Comparison between direct and indirect approach to solar sail circle-to-circle orbit raising optimization


This paper deals with the optimization of the transfer trajectory of a solar sail-based spacecraft between circular and coplanar heliocentric orbits. The problem is addressed using both a direct and an indirect approach, while an ideal and an optical force model are used to describe the propulsive acceleration of a flat solar sail. In the direct approach, the total flight time is partitioned into arcs of equal duration, within which the sail attitude is assumed to be constant with respect to an orbital reference frame, and a nonlinear programming solver is used to optimize the transfer trajectory. The aim of the paper is to compare the performance of the two (direct and indirect) approaches in term of optimal (minimum) flight time. In this context, the simulation results show that a direct transcription method using a small number of arcs is sufficient to obtain a good estimate of the global minimum flight time obtained through the classical calculus of variation.

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a :

propulsive acceleration vector (mm/s2)

a c :

characteristic acceleration (mm/s2)

a r :

radial component of propulsive acceleration (mm/s2)

a θ :

circumferential component of propulsive acceleration (mm/s2)

a :

gravitational acceleration at 1AU (mm/s2)

b 1, b 2, b 3 :

sail force coefficients

ê r :

radial unit vector

ê θ :

circumferential unit vector

\(\mathcal{H}\) :

Hamiltonian function

i f :

inclination of the target orbit (deg)

J :

performance index

N :

number of arcs

\(\hat{n}\) :

sail normal unit vector

O :

Sun’s center of mass

r :

Sun-spacecraft distance (AU)

\(\mathcal{T}\)(O; r, θ):

polar reference frame

]t :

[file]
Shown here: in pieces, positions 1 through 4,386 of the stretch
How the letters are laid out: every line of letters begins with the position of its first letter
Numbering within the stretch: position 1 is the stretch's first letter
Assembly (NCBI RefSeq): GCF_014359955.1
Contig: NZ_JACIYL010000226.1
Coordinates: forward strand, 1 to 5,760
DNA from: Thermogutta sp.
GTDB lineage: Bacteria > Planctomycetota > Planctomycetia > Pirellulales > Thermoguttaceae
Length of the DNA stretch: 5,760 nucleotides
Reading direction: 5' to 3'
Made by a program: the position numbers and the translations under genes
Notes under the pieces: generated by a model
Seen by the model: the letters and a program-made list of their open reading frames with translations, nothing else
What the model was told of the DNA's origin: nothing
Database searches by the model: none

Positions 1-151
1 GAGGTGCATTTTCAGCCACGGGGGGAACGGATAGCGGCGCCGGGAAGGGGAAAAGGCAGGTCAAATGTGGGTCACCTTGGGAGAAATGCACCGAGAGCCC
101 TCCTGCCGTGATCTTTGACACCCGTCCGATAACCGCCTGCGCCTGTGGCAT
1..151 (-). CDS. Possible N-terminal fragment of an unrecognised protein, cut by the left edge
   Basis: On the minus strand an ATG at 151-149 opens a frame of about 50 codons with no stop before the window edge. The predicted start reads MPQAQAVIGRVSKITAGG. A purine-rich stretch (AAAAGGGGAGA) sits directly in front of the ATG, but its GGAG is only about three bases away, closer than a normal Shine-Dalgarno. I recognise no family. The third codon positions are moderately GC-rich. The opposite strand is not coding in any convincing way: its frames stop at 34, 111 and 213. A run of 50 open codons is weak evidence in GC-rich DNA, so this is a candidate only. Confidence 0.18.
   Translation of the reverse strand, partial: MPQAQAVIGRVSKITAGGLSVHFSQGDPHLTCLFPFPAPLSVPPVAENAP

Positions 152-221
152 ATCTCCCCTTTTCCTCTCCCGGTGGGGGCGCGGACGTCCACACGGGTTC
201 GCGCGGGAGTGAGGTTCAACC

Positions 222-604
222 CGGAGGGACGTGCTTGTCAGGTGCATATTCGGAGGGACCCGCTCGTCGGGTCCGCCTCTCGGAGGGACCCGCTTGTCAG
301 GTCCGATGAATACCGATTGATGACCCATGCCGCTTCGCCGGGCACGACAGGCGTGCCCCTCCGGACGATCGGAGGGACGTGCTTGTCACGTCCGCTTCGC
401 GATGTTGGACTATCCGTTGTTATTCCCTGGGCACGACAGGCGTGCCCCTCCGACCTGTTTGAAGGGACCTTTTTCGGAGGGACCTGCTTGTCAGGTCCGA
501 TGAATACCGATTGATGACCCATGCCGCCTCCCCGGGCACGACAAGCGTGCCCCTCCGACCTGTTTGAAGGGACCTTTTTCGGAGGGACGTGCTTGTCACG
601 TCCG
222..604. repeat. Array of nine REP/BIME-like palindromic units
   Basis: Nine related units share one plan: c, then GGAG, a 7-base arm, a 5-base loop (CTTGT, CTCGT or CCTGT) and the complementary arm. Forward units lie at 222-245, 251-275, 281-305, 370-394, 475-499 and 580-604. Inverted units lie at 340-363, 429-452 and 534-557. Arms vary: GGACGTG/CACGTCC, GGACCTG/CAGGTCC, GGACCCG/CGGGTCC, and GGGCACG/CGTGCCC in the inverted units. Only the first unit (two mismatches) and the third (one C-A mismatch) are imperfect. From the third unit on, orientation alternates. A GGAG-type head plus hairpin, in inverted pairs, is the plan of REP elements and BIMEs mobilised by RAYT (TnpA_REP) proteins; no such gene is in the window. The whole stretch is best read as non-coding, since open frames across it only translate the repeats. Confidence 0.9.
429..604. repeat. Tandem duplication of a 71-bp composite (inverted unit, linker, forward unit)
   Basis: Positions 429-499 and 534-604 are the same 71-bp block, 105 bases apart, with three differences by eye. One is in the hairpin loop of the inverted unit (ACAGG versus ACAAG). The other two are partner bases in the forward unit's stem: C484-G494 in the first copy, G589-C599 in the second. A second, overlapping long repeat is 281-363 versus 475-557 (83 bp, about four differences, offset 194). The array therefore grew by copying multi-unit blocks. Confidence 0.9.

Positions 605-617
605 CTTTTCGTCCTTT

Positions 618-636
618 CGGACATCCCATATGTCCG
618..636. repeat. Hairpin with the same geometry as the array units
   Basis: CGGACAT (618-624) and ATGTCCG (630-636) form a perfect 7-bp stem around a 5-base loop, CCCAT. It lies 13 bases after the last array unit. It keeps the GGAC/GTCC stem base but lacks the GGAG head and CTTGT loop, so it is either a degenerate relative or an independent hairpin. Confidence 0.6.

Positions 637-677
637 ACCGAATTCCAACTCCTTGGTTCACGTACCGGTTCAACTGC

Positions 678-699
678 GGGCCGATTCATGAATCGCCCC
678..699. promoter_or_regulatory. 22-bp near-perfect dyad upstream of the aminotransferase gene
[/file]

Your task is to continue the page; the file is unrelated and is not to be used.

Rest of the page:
time (days)

u :

radial component of spacecraft velocity (km/s)

v :

circumferential component of spacecraft velocity (km/s)

x :

state vector

z :

nonlinear programming parameter vector

α :

sail pitch angle (deg)

α n :

sail cone angle (deg)

β :

lightness number

δ :

nonlinear equality constraints

δn :

sail clock angle (deg)

ε :

dimensionless error

Δt :

flight time (days)

θ :

polar angle (deg)

λn, λθ, λu, λv :

adjoint variables

μ :

Sun’s gravitational parameter (km3/s2)






initial guess


numerical result




time derivative


evaluated using direct approach


evaluated using indirect approach


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Corresponding author

Correspondence to Alessandro A. Quarta.

Additional information

Andrea Caruso received his B.S. and M.S. degrees in aerospace engineering from University of Pisa, in 2013 and 2016, respectively. He is currently a Ph.D. student at the University of Pisa. His research interests are in spaceflight mechanics and spacecraft trajectory optimization.

Alessandro A. Quarta received his Ph.D. degree in aerospace engineering from the University of Pisa, in 2005, and is currently a professor of flight mechanics at the Department of Civil and Industrial Engineering of the University of Pisa. His main research areas include spaceflight simulation, spacecraft mission analysis and design, low-thrust trajectory optimization, solar sail and E-sail dynamics and control.

Giovanni Mengali received his Ph.D. degree in aeronautical engineering, in 1989, from the University of Pisa. Since 1990, he has been with the Department of Aerospace Engineering (now Department of Civil and Industrial Engineering) of the University of Pisa, first as a Ph.D student, then as an assistant and an associate professor. Currently, he is a professor of space flight mechanics. His main research areas include spacecraft mission analysis, trajectory optimization, solar sails, electric sails and aircraft flight dynamics and control.

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Caruso, A., Quarta, A.A. & Mengali, G. Comparison between direct and indirect approach to solar sail circle-to-circle orbit raising optimization. Astrodyn 3, 273–284 (2019).

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  • flat solar sail
  • circle-to-circle transfer
  • heliocentric mission analysis
  • trajectory optimization